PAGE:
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The case for smart presets over customization features

Successful digital products enable users to reach their goals fast and effortlessly.
In this article, I’ll compare different UX strategies that align the user interface closer to user’s goals and workflows. I have a clear recommendation based on a recent user interface redesign case for a self-service terminal.

UI shortcuts for achieving goals faster

In software design, our key goal is to create interfaces that match users’ needs and workflows. The closer this match, the faster the interaction with the system to reach goals.

With more and heterogeneous user groups, designing this match becomes harder. You‘ve probably heard the saying: “You can’t make it right for everyone” before.

Hands turning a Rubix cube
Image by Olav Ahrens via Unsplash

I’ve been lucky to work on a project to redesign the user experience for (touch interface) ATMs for a major Austrian bank. With self-service terminals and ATMs, speed and ease of interaction count above anything else. Imagine being in a hurry, and other people queuing impatiently behind your back. Getting your money and leaving would be your top priority. Thus, making interactions as quick and easy as possible for a majority of users was our main goal in the project.

We were aiming to create a good overall information architecture first. Our team prioritized features based on usage statistics, customer impact and business value, in order to make the most important functions stand out. After all, the main navigation is the interface’s backbone: Offering direct, stable and unchanged access to the system’s features, regardless of individual presets or usage contexts.

Selecting functions from main navigation should always be the most reliable and predictable way of using a digital experience. But it comes at a price: it can never be the fastest way on an individual level, since it has to cater for the whole user base.

Here, shortcuts come into place: In addition to main navigation, we wanted to enable users to reach their most common goals faster. Two options stood out:

  • Let users customize the software to set individual shortcuts
  • Offer individual smart presets as shortcuts automatically to speed up user interactions

Since customization features were already in use with very poor usage results with the existing user interface, we saw huge opportunities in offering individual smart presets. Despite this situation, it was quite difficult for our team to persuade the bank into taking the extra mile and implement them – for the sake of higher adoptation rates and better user experience.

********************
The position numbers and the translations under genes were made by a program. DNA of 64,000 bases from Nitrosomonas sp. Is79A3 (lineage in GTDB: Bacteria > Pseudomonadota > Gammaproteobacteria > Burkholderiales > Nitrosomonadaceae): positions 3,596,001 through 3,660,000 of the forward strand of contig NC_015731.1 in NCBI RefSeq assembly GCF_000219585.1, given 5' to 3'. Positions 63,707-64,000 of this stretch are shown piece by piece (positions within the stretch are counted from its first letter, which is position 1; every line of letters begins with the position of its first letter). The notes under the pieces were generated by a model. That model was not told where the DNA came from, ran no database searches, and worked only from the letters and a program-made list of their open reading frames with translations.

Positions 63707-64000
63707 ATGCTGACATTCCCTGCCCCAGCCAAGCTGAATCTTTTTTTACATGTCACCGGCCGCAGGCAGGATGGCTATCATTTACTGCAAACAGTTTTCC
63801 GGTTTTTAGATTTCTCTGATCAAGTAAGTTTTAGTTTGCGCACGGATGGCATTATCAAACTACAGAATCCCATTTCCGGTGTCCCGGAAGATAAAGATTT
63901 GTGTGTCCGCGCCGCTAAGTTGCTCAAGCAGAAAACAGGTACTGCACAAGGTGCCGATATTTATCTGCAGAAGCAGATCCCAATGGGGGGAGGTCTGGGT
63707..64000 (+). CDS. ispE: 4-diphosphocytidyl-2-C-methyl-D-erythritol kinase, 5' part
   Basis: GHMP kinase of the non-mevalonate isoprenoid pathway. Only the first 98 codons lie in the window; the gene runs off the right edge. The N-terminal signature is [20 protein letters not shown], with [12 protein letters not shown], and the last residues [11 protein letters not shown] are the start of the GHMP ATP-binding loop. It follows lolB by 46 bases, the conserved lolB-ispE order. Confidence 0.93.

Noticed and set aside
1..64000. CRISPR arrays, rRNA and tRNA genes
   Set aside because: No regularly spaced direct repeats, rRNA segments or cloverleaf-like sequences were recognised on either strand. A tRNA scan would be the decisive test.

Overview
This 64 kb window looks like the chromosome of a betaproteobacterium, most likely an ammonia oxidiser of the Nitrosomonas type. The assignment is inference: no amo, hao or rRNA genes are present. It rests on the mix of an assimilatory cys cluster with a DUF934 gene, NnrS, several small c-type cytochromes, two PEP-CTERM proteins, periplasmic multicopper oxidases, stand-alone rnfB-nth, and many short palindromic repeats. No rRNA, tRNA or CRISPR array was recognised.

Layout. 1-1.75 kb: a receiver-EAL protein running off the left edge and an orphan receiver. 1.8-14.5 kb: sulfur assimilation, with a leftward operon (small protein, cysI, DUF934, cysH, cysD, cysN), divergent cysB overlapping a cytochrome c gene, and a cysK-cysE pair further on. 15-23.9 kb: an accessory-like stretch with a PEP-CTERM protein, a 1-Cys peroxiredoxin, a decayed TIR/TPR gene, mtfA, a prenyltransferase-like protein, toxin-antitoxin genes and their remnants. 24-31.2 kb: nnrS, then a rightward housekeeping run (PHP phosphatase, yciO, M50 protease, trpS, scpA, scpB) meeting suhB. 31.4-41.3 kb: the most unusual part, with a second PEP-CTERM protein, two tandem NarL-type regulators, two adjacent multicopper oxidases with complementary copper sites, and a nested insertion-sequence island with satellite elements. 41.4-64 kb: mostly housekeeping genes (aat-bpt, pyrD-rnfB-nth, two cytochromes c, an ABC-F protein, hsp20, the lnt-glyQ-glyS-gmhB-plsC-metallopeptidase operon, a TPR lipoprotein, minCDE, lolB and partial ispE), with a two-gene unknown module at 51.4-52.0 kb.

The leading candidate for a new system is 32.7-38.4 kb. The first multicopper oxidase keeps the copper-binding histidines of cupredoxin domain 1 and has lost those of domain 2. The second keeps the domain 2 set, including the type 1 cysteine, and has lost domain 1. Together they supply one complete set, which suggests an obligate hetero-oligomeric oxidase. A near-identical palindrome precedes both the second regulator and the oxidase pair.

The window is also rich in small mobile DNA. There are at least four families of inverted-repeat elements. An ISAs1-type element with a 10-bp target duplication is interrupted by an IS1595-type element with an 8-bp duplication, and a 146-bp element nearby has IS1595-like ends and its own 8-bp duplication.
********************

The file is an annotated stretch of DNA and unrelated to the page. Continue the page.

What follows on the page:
The problem for whom to design

As designers, we need to understand whom we are designing for. It is the only way to create effective solutions for people‘s needs. Designing a product for a large user base therefore needs to take into account the goals and behaviors of many people.

I like the comparison with Anthropometry (the measurement of the physical properties of the human body) for a better understanding of the problem. Furniture designers, architects and fashion designers are all in the business of user centered design. They need to create useable things and buildings for humans. Anthropometry comes up with standards for measurements, based on average human measurements for certain regions and/or demographics.

When processing this data for creating designs, there are three basic choices:

  • Design for average
  • Design for adjustability
  • Design for extremes

Designing for extremes only makes sense when creating products for a highly specialized, small target group with special needs. Designing for the average, on the other hand, is the key design philosophy when creating information architecture and presets for anonymous users. We want it to meet the needs of the (numerous) average users.

Designing for adjustability is all about offering ways to adjust the product to users’ very own needs and preferences. Combined with a good base design, this option sounds like the ideal design choice for any product.

But there‘s a problem with it.

Users don’t change settings

Customizing settings works good for people with technical backgrounds. Developers, designers or other people used to customize their tools will get along with it nicely.

Other people: not so much.

In a small experiment, Jared Spool analyzed a big amount of settings files from Microsoft Word, that a large group of users had sent him. He found out that only less than 5% of people actually changed any setting at all (of about 150+ possible settings to alter). So, more than 95% of users didn‘t change any setting. This is even more remarkable considering that Microsoft Word had the „Autosave“ feature turned off by default back then. More than 95% of users risked losing their work in Microsoft Word every day, even though the could have just altered this basic setting.